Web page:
Tag Archives: bethan woollvin
She’s chosen No Such Thing by Ella Bailey. It may be a Halloween-themed book, but it’s got spring written all over it with that color palette! I love seeing what Bethan’s book and Ella’s book share. Aside from both being A+ and lovely to look upon, they also feature little girl protagonists who aren’t afraid of what might scare someone else.
Over to Bethan!
(click image(s) to enlarge)
Something you will notice before you even open the book is Bailey’s brilliant eye for design. The front cover features muddled shelves of toys, trinkets, and Halloween related items. In the foreground stands a slightly concerned young lady under some of the most delightful hand drawn type I’ve seen to date – ‘No Such Thing’…what a clever title, I was instantly curious. No such thing as what?
For those who haven’t read No Such Thing, its main character is a young girl named Georgia who is demystifying the strange things occurring around her home in late October and most importantly, isn’t scared one bit!
Georgia is introduced to us on the first spread and by the second we already have a good idea what her personality is like. In these vignettes we see not only a brilliant observation of childlike body language, but a hilarious range of facial expressions that can be seen throughout the book.
As the story continues we begin to realise there is absolutely no fooling Georgia. This is something I really loved about this book: Georgia is smart, brave, and slightly suspicious, character traits you rarely see of a female lead in picture books. Georgia is a great role model for young readers and teaches them that there’s no need to jump to conclusions.
A RETRO SETTING AND RICH VISUAL DETAILS
Something that really catches your eye when reading No Such Thing is the quirky colour palette. Although Bailey mainly works digitally throughout her work, she’s still managed to master a vintage silk screen style (which I applaud because I’m terrible at Photoshop)! The colours are unusual but really complement the charmingly cluttered areas of Georgia’s home that Bailey has worked so hard to create. My favourite example is Georgia in her 1950s-esque salmon pink kitchen, a strong composition giving us a view into her jumbled fridge! There is so much detail hidden in the pages that every time I open this book I see something I didn’t notice before.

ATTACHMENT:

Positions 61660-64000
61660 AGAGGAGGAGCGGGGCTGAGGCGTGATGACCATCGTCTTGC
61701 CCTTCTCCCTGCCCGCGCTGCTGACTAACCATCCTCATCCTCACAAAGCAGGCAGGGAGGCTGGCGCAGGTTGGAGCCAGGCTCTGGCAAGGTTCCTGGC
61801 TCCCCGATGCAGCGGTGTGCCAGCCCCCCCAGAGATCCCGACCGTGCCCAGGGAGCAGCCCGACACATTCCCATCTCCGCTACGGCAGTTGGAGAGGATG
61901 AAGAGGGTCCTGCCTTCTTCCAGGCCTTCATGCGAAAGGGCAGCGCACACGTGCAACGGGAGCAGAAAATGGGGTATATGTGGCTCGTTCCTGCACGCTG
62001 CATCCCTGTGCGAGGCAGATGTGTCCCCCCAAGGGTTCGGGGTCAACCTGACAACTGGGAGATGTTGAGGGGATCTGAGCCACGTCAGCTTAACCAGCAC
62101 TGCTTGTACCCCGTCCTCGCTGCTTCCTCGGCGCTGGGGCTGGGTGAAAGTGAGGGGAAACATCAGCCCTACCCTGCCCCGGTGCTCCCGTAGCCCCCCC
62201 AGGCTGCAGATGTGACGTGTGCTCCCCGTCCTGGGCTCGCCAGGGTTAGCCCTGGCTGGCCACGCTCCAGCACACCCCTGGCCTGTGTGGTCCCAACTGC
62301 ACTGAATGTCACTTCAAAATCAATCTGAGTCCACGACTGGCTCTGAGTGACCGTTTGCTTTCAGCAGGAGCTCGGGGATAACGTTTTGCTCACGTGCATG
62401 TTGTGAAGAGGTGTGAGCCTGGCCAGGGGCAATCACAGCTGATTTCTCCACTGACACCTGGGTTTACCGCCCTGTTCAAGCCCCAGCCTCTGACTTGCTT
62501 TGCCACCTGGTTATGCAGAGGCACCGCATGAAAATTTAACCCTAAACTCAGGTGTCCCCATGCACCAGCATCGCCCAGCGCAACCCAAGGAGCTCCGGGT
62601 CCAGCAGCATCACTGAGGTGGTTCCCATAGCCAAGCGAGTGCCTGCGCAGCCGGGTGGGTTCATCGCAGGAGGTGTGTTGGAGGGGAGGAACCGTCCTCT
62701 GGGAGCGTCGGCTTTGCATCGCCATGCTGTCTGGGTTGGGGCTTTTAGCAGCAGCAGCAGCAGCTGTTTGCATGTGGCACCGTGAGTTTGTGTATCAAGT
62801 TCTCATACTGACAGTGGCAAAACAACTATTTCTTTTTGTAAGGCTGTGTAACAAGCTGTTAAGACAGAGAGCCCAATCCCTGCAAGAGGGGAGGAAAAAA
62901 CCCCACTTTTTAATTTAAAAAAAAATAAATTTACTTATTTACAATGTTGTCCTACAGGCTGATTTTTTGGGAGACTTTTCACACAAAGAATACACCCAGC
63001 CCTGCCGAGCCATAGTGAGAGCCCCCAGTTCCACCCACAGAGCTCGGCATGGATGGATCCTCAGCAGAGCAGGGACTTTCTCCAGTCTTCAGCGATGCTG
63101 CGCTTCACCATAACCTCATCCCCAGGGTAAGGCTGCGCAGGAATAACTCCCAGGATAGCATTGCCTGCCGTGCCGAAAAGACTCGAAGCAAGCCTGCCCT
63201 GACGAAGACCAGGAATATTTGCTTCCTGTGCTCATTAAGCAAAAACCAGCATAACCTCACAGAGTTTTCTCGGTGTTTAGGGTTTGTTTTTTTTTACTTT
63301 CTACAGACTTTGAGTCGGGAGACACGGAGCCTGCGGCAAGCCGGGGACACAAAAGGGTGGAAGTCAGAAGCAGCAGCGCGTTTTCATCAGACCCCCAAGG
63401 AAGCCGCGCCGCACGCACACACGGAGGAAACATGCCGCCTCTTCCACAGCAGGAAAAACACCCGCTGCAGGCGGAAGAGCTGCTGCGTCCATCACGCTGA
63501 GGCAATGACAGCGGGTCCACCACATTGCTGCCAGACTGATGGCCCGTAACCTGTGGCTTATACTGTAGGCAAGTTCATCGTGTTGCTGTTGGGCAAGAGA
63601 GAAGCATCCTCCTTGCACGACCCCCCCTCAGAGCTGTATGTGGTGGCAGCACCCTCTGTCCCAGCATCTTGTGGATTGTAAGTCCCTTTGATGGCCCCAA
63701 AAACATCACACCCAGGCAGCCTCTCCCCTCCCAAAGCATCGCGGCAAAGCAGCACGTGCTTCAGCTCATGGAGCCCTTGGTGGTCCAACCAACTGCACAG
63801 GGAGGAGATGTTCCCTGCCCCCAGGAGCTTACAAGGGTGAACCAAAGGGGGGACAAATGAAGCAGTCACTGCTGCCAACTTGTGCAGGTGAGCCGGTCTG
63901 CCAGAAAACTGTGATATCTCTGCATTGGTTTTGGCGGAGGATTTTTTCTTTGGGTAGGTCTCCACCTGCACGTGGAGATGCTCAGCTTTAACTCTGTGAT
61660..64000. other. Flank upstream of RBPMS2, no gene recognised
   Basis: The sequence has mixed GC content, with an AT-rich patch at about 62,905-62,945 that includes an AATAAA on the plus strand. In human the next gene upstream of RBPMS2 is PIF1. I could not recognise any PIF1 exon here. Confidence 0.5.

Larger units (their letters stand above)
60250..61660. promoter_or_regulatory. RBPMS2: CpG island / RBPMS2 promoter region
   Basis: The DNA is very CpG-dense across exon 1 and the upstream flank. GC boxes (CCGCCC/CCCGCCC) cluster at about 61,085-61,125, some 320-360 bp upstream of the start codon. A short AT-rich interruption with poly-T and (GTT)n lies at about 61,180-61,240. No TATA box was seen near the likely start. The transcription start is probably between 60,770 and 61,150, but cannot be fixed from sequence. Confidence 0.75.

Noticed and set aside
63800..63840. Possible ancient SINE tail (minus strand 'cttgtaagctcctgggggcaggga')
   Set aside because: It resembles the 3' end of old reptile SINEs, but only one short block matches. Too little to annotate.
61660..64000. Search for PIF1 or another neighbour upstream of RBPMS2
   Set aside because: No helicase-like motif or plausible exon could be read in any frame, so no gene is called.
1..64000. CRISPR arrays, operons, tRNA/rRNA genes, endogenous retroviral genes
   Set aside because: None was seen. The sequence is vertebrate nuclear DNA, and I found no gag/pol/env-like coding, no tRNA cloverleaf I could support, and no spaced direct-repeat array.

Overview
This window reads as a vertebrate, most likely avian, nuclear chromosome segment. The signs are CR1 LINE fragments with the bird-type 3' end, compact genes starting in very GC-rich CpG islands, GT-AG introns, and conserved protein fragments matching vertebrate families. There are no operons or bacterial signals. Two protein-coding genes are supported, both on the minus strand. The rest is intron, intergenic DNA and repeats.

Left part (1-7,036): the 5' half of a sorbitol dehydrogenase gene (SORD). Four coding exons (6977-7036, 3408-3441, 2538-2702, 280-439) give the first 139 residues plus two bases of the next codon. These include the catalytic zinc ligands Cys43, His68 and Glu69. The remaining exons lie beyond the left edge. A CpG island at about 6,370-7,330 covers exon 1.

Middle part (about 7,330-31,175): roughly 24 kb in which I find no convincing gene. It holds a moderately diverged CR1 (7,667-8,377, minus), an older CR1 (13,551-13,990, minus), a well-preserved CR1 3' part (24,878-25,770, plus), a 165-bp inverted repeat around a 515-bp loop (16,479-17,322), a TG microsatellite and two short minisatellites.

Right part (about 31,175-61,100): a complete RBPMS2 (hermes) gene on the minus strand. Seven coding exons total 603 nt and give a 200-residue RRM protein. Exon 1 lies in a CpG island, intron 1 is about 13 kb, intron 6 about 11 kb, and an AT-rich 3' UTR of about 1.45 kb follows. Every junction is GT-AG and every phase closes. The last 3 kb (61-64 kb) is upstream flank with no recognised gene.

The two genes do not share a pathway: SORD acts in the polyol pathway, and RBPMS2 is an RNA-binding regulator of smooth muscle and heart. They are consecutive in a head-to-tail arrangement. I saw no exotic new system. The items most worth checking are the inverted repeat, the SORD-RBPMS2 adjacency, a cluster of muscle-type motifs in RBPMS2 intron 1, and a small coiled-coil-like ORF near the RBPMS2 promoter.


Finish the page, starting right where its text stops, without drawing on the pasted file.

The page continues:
LETS READERS DECIDE FOR THEMSELVES
The narrative is told in hilarious rhymes beginning to end which I have a real soft spot for. The text and illustrations work perfectly together, retelling small anecdotes about spooky things happening in Georgia’s home. These are usually done by her cat, dog, or her mischievous little brother – or so we thought! There’s another level to this book that the protagonist isn’t aware of, is there such a thing as ghosts? This gives the reader something to think about. They can decide for themselves whether they think the little ghosts are the ones responsible for all the incidents in Georgia’s home.
HAS AN INTERACTIVE (DID YOU SPOT IT?) ELEMENT
The book ends on lots of small (insanely cute) ghosts having a little party in Georgia’s front room and a note from the author: ‘Did you spot the ghosts? Turn back and see if you can find the ghosts on every page.’ Among the gorgeous artwork and witty story, a fun game begins! I love this idea. It gives the book more mileage and engages readers to pick the book up again and again.
Bailey has created a gorgeous world for Georgia, from the furniture and wallpaper to the food in the fridge. Every bit is pleasing to look at. The text is playful and ever-so-slightly sarcastic, which appeals to all different audiences. Georgia’s character is so important in this book because she is a strong female role model. She doesn’t remotely believe in ghosts, that would be irrational! No Such Thing is definitely an A+ book, one that every young reader should have in their collection.